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Teacher who is an unwed Lesbian Mother - who was artificially inseminated - sues Archdiocese of Cincinnati for dismissal

By Catholic Online (NEWS CONSORTIUM)
May 30th, 2013
Catholic Online (www.catholic.org)

Former teacher Christa Dias is suing the Archdiocese of Cincinnati over her dismissal in 2010. She contends she was fired because she was pregnant and unmarried. Dias is an open practicing lesbian who underwent artificial insemination in order to have a child. Both facts are in direct violation of the Moral teaching of the catholic Church. She claims that after being artificially inseminated she was let go due to her being unmarried and pregnant.

LOS ANGELES, CA (Catholic online) - Dias' attorney Robert Klingler argued to a federal jury in opening statements that the firing violated federal law prohibiting pregnancy discrimination.

In response, the archdiocese's attorney, Steve Goodin told jurors "there was no discrimination," saying Dias was fired for violating a contract that required her to abide by Catholic Moral Teaching and that she was well aware of that obligation. 

Dias, who is not a Catholic, is also attempting to allege that church policy is not enforced equally against men and women. She pointed to Jack Frazine, who formerly worked as a youth minister at St. Paul Parish in Englewood. He testified that some church officials were aware that he and his wife used artificial insemination when they were trying to have a child and that he was not fired or disciplined in any way.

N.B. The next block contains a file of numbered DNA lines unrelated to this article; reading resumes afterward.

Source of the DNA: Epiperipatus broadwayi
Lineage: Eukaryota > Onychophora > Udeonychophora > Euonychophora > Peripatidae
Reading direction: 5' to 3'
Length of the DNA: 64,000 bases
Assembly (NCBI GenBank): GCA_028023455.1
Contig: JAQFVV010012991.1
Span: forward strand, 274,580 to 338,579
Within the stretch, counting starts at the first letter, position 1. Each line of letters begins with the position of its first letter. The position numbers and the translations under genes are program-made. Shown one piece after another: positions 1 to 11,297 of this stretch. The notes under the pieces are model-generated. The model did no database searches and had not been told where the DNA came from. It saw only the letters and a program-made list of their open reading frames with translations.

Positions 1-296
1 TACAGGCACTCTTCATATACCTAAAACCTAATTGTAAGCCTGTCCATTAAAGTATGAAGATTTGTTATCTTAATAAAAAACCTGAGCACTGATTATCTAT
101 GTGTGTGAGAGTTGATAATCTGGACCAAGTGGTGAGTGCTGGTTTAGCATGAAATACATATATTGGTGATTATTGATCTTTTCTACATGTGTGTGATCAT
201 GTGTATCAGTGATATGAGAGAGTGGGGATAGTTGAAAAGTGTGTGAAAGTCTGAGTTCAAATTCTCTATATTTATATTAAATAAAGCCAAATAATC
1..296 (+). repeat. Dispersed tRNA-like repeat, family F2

The archdiocese has argued that Dias was a ministerial employee. The US Supreme Court in 2012  clearly affirmed the longstanding body of law protecting Churches in their employment decisions in the Hosanna Tabor decision. Religious groups can dismiss employees who openly oppose and defy Church doctrine. 

Klingler insists that Dias had no ministerial duties. However, the Hosanna-Tabor case involved a lay woman teacher in a Lutheran school and a unanimous court upheld the right of the Church school in the dismissal.

Dias' attorney argued that she wanted to have a child and decided to get pregnant through artificial insemination. In his opening statement he showed the jurors a photo of Dias' now 2-year-old daughter. He maintained that Dias did not know that artificial insemination would be considered a violation of her contract and Catholic doctrine by her employers.

He said that Dias loved her job teaching computer classes at the schools and believes she is "a good teacher and a good moral person," he said.

Archdiocese attorney Goodin noted that "the evidence will show that Dias never really intended to abide by the contract." He said she kept the fact that she was a practicing lesbian a secret because she knew that the Catholic Church teaches that though all persons, including those with same sex attraction, are to be treated with dignity, homosexual activity is objectively disordered and immoral. "That all goes to her credibility," he said.

Goodin maintains that Dias' lawsuit is "about money, plain and simple" and the evidence will show that Dias is not entitled to any damages. Dias is seeking unspecified damages to cover lost wages and "for the pain and emotional stress," caused by the firing, Klingler said.

The lawsuit is being seen as a barometer to the degree to which religious organizations can maintain their position that those who teach in their schools abide by the moral teaching of the Church in their lives. This is the second lawsuit filed in the last two years against the archdiocese over the firing of an unmarried pregnant teacher.

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